THE FUTURE OF INDIAN ART EDUCATION

March 18-19, 2017 at Ayana, Fort Kochi

Hosted by

Kochi Biennale Foundation

With the support of

Tata Trusts

Foundation for Indian Contemporary Art

Foundation for Indian Art and Education

Sher-Gil Sundaram Arts Foundation

Ayana, Fort Kochi


REGISTRATION 

There is limited seating available at the venue. Registration is mandatory, follow this link to register.
Lunch and refreshments will be served on the days of the conference.


As the Students’ Biennale (SB) 2016 draws to a close at Kochi, this conference allows for a reflection on the current status of art education in India as well as assessing the potentiality of an exhibitory platform like Students’ Biennale in addressing and intervening in the current institutional landscape of art schools in India.

The Students’ Biennale, as you are all aware, has reached out to 55 art schools across the country. The process was initiated in November 2015 when the newly appointed team of 15 curators participated in an education conference held in Kochi. The conference titled State of Art Education: Reality and Prospects became an occasion to share the initial findings of the survey conducted in art schools in South India by our partner organisation Foundation for Indian Art and Education (FIAE) as well listen to distinguished pedagogues and scholars speak about the field. Various topics were discussed – from looking at regional case studies of art schools in Kerala and Karnataka, to rethinking the teaching of art history to students and also raising specific issues related to appointments, curriculums etc.

The education conference laid the ground. It provided an orientation for the 15 curators who then dispersed to their particular cities and planned the year visiting their designated art schools. So it seems only befitting that we gather once more in Kochi to see the exhibition that has emerged out of this process and deliberate on what has been made possible in this positioning of the question of art education within the fabric of the biennale.  What kind of reading has it allowed on the art institutions, what has been its impact on young practitioners and emerging curators?

Paul O Neill and Mick Wilson, in their edited volume Curating and the Educational Turn, speak about the growing recognition of curation as ‘expanded educational praxis’. Educational formats and methods of engaging diverse audiences seem pervasive both within the practice of curating as well as within art production.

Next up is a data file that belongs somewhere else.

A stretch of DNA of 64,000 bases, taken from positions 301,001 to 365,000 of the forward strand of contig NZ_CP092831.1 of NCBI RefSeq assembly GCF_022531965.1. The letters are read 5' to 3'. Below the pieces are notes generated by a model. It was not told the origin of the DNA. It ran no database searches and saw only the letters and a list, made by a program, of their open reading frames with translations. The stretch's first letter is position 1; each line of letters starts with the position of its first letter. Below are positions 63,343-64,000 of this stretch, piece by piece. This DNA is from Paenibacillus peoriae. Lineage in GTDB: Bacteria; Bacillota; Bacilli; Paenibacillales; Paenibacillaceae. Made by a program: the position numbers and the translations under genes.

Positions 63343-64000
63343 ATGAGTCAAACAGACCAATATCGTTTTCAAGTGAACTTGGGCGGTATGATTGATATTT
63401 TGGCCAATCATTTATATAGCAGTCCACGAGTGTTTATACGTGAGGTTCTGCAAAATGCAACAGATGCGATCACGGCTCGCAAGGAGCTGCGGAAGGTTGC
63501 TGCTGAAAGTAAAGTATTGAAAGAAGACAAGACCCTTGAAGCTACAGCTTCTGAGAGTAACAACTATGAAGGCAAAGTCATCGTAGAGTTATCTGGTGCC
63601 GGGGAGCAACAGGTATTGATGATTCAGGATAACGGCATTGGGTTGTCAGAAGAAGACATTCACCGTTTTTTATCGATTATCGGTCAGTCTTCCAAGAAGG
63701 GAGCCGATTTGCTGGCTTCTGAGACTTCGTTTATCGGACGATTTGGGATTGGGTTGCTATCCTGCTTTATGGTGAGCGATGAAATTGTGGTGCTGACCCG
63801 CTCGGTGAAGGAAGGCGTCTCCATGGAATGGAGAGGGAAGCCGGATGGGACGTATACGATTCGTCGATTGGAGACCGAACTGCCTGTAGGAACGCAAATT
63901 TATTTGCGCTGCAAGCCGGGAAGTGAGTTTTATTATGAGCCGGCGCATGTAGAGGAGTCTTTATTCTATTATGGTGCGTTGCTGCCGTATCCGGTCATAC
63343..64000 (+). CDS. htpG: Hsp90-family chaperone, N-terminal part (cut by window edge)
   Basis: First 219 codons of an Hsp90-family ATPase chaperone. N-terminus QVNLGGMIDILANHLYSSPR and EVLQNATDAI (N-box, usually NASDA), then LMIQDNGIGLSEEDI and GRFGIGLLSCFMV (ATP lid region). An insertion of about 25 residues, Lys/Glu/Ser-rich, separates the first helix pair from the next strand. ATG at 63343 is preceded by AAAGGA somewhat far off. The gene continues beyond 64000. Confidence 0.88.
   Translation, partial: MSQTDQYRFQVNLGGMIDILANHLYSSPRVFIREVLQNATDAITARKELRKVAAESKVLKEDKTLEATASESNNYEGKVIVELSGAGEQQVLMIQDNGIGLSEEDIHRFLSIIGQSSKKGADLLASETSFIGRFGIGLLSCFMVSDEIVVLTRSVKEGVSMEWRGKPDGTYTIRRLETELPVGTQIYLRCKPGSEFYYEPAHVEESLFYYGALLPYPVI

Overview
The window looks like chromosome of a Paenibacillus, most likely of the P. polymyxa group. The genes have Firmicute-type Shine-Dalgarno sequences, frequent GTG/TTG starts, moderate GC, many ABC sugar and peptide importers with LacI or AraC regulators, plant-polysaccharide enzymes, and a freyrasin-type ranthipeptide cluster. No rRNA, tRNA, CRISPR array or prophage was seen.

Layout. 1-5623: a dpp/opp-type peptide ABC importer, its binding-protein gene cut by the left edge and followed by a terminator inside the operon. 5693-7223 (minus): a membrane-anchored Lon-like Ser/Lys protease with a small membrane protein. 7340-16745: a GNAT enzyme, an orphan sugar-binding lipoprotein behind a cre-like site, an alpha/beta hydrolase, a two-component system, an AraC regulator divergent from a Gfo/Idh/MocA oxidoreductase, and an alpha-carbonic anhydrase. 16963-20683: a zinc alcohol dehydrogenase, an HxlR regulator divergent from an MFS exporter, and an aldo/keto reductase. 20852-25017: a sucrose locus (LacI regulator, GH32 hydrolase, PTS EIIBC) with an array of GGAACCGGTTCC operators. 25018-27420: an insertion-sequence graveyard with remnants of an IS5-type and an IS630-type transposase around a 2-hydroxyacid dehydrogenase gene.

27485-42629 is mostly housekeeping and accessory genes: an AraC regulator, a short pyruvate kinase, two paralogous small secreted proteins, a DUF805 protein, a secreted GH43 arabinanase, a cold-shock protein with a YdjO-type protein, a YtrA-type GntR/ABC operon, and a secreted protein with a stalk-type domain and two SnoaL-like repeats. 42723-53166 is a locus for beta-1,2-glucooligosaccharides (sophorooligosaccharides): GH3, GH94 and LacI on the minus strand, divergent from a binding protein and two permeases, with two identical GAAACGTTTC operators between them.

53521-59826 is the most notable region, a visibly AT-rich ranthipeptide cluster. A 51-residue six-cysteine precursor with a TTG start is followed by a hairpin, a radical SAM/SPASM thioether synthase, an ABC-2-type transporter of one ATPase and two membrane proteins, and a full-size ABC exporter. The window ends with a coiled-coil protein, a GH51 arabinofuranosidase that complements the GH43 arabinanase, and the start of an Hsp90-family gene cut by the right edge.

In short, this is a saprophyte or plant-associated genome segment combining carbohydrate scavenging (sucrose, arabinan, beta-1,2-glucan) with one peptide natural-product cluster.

The Students’ Biennale has explored these possibilities on an ambitious scale – an exhibitory platform which allows for a survey of pedagogic systems on a national scale. It aspires to visibilise and energise aspiring practitioners in different parts of the country and bring forth their aspirations and urgencies, and in the process diverse articulations of the ‘contemporary’. The exercise is mediated via 15 young curators and also works as a training ground for them. It provides them the opportunity to begin their forays in curation at these primary sites of production and initiate a peer process with the students. 

It has been evident to all of us involved in this platform that there is something greater than bringing a few ‘promising’ individuals to exhibit together but other parts of this process have not been as self-evident. Each curator has translated the inputs given via workshops and discussions differently given their own areas of interest and their engagement with extremely varied sites. These year-long collective, and at times contentious, deliberations have shaped this platform.

SB has been a process of undoing assumptions and going back to the table to ask some fundamental questions in the face of what one is encountering on the ground – on what constitutes ‘student’ work, what is an art school, what does it make possible and where would actually locate the institution. How can this exhibition platform speak to these different art centres and what kind of research questions and curatorial frameworks be proposed. We also deliberated on the long term repercussions of this intervention and the kind of fraternities we were forging through this process. These are all still unfolding conversations that we would like to take forward in the conference.

The two-day conference brings together the SB curators, as well as teachers, researchers and artists, many of whom have been involved in this platform in advisory roles, to reflect on the current status of art education in India and also examine closely what SB has materialised via this bringing together of two systems – of the exhibition and education.